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DR650 offroad newbie - am i the limit of where i can go or is it the bike?

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So i've been riding DR650 for 2+ years now ,mostly commuting and around town...    

Recently moved to a more rural area where there are lots of gravel paths and some more off-roadish trails as well

 

so i tried to ride around and i found i couldnt manage to climb up out of ravines or dry channels and such

 

so i'm wondering if its my inexperience is the reason im not doing well or is it that the bike is too heavy for that kind of thing

 

so the question is : should i consider moving to DRZ-400S or something like that or should i instead take some off-roading course or something of the kind?

 

 

Thanks for the input :)

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Practice, practice & more! You are only limited by your experience. Also more aggressive tires & lower gearing will greatly improve the DR & your confidence. Check in at DR Riders forum for lots more info & advice. DR650 is a great mid-weight dualsport. Not a full on dirt bike or MX.

Have fun & wear ATGATT!

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well my tires are as aggressive as is permitted by law   

what do you mean by lower gearing?  

Actually with my current setups i have no problem going across rough terrain and sand and whatnot , its the going up and down dry creeks and ravines that i have trouble with   

on the going down part, i can feel the brakes slipping  and on the going up part i just get stuck halfway when the ridge is just a bit too high , and i can see all the WR250 people going over it like it wasnt there 

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Hi Saargrin,

 

There's no doubt the DR650 has enough power and agility to go up most any slope. If the slope has special conditions such as a loose and/or slippery surface or mixed surfaces such as sand to rock to gravel etc., technique will be important to success. Your skill level and technique will have to be of a higher order to climb such obstacles on a bike like the 650 that weighs 75lbs more than a WR250, doesn't have knobby tires, and has a suspension that's a compromise between street and dirt capabilities. 

 

Either of your two suggested courses of action would help you on the hills. I'd suggest you take the course you suggest. If it's done well, it would give you an advantage no matter what motorcycle you are riding off road. Consider it a jump start to your skill base. I'm self taught, but I did it when I was much younger and took a lot of punishment learning my lessons!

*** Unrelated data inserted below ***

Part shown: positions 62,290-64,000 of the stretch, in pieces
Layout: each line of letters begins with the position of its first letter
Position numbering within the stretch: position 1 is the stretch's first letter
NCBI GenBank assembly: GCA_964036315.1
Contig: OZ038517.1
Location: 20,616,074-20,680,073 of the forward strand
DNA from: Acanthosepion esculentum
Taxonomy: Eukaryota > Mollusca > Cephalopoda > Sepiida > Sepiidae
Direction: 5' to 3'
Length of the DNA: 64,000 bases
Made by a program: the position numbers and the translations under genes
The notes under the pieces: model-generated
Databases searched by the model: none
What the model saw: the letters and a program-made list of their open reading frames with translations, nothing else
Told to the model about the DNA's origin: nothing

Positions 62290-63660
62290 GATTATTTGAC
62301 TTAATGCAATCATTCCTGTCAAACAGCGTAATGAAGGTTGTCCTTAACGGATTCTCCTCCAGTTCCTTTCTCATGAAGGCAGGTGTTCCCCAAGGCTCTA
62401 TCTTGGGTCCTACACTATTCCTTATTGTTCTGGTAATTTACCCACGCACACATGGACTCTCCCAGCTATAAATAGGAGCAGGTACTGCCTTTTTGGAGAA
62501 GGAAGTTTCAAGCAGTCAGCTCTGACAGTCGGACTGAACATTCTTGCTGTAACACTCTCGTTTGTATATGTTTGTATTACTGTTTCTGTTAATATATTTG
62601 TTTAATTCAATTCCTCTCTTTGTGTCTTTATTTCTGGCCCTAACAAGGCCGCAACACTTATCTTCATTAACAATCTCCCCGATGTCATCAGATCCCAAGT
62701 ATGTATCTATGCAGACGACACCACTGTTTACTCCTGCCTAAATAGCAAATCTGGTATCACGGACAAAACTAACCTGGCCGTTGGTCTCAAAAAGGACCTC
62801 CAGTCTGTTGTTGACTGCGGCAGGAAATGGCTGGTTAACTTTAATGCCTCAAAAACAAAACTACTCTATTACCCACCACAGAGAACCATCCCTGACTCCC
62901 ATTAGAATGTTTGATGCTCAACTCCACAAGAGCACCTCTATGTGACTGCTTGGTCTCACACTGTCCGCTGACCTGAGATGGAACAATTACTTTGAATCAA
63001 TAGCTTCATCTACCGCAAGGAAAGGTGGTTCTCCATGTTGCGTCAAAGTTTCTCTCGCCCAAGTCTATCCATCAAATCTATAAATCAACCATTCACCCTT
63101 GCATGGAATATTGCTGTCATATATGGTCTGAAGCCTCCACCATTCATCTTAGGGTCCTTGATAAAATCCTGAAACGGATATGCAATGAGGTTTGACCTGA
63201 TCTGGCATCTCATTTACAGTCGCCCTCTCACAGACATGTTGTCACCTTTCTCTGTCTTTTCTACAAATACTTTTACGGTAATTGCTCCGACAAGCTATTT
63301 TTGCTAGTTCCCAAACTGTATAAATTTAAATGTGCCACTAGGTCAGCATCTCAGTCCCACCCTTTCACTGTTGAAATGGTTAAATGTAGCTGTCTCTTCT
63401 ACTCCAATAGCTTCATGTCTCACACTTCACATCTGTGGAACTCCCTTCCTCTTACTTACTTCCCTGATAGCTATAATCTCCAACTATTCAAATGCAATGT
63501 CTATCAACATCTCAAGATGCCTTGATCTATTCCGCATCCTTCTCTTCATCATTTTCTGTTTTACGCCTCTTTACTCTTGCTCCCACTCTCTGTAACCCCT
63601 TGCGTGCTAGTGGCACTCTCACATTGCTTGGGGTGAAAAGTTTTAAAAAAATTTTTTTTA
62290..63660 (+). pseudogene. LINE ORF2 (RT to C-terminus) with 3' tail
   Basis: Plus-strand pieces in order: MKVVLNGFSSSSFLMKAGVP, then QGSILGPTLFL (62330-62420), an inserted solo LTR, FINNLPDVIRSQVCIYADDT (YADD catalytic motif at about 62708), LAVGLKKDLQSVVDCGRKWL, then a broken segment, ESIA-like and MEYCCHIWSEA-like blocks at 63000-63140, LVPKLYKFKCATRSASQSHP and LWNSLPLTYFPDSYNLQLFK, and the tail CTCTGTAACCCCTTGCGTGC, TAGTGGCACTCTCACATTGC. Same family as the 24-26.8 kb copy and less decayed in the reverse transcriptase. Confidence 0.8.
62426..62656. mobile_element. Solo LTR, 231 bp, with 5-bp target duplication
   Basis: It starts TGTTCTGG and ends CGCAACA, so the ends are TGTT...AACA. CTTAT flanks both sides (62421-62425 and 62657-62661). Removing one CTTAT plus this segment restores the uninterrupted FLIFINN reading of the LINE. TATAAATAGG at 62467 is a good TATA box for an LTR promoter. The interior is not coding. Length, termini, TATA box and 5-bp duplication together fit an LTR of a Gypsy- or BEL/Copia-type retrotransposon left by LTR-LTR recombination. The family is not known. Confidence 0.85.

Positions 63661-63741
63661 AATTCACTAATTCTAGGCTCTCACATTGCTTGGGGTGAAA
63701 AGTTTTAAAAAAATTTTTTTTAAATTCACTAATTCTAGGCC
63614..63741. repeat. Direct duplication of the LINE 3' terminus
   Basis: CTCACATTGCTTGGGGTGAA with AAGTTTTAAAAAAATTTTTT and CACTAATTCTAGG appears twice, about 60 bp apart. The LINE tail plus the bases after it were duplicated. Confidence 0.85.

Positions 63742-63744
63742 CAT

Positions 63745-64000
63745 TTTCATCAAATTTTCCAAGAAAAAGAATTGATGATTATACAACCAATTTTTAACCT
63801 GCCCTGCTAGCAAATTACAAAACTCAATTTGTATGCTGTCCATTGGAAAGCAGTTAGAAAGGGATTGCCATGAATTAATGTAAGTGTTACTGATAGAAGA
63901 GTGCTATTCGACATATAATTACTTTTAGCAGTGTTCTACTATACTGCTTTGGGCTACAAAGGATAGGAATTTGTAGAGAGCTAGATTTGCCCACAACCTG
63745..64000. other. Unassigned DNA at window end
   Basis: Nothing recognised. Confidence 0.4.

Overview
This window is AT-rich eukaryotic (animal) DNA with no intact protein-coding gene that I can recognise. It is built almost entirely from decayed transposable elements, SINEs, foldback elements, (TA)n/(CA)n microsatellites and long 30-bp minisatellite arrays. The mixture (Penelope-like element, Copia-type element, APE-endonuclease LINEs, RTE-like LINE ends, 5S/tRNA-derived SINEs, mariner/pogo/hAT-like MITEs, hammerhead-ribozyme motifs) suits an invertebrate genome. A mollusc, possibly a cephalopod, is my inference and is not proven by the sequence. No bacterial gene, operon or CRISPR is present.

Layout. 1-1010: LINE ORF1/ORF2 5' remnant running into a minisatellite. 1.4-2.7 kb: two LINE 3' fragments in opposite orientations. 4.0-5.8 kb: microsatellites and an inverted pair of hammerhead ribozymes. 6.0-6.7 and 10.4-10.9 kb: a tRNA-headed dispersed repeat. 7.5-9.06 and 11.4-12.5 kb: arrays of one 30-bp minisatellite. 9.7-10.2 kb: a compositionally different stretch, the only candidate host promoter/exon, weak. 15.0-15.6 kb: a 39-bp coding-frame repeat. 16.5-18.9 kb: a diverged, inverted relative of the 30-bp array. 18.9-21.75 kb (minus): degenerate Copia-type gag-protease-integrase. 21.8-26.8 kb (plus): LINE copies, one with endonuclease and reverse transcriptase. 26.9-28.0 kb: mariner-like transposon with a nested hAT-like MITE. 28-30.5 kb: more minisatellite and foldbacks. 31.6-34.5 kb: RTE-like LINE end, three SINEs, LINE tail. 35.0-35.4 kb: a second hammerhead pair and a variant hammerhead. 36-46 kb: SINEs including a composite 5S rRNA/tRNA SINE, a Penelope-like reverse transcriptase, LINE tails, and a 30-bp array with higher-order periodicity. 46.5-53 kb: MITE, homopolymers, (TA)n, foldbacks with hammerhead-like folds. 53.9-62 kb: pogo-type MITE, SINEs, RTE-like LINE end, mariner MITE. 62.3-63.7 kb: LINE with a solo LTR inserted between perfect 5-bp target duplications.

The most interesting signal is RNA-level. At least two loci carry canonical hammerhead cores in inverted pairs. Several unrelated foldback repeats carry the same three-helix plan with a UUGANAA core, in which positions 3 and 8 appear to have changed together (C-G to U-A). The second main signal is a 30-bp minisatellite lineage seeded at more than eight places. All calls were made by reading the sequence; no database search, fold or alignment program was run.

Paul

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i dont know what mods if any you have made to your bike. I bought my dr650 because i didnt have the money to purchase two bikes. I used it to commute 70 mile round trip to work and to play off road with a buddy of mine. I weigh 160 so i didnt make any suspension changes though the bike does benefit from doing so. I purchased an extra rear wheel so that i could swap between road and dirt tire in the back. my best off road tire was dunlop 606. these tires actually stick pretty good on the road too.  i also geared down to a 14t front and 46t rear. i went to a 520 chain because it was easier to find sprockets. As long as i stayed on the bike, i could climb just about anything. i never made any jetting changes because i was satisfied with the stock power. rejetting and or new carb can make some significant changes in your power band. its all going to come down to your pocket book and what you want to do with the best bike on the market. IMO. it is so easy to work on too.

 

TTS

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ttsquirrel: well yeah the commute thing is my primary concern and the reason i dont immediately move to a lighter bike , riding an underpowered bike on highway is practically suicidal 

 

i have no idea what "geared down" means... is there some kit i could get for that?    can you recommend some reading material about that?

 

 

unfortunately i dont have the facilities to work on the bike at home so i have to go thru a mechanic :(

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Gearing down is referring to the sprocket sizes.  Your bike probably has a 15 toothed front and a 41 or 42 toothed rear sprocket.  By changing the front to a smaller 14t and the rear to a larger increase the low end power.  I really like the stock gearing for what I do but I have a 14/47 that I have also play with.  When I put it on I often take off in second gear.  Keep in mind this will bring up your rpm's at freeway speeds.  Might not be the best for commuting.  Lots of guys will just switch the front as it a quick change and can be done cheap.  Personally after owner many 250cc two strokes and a couple 500cc two strokes I find the dr way to heavy and clumsy for any real off road use.  

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Yes it sounds like you can still go a long way on the DR before you've reached the bikes limitations. I have a DR650 and can hang with my buddies on their DRZ's no problems BUT the suspension is not the stock mushy set up. If you're an aggressive rider it's the first thing that needs sorting out IMO. Obviously the big DR is heavier and will wear you out quicker on a long stretch off road but I certainly don't feel limited as to where I can go.

Here's some inspiration for you

 

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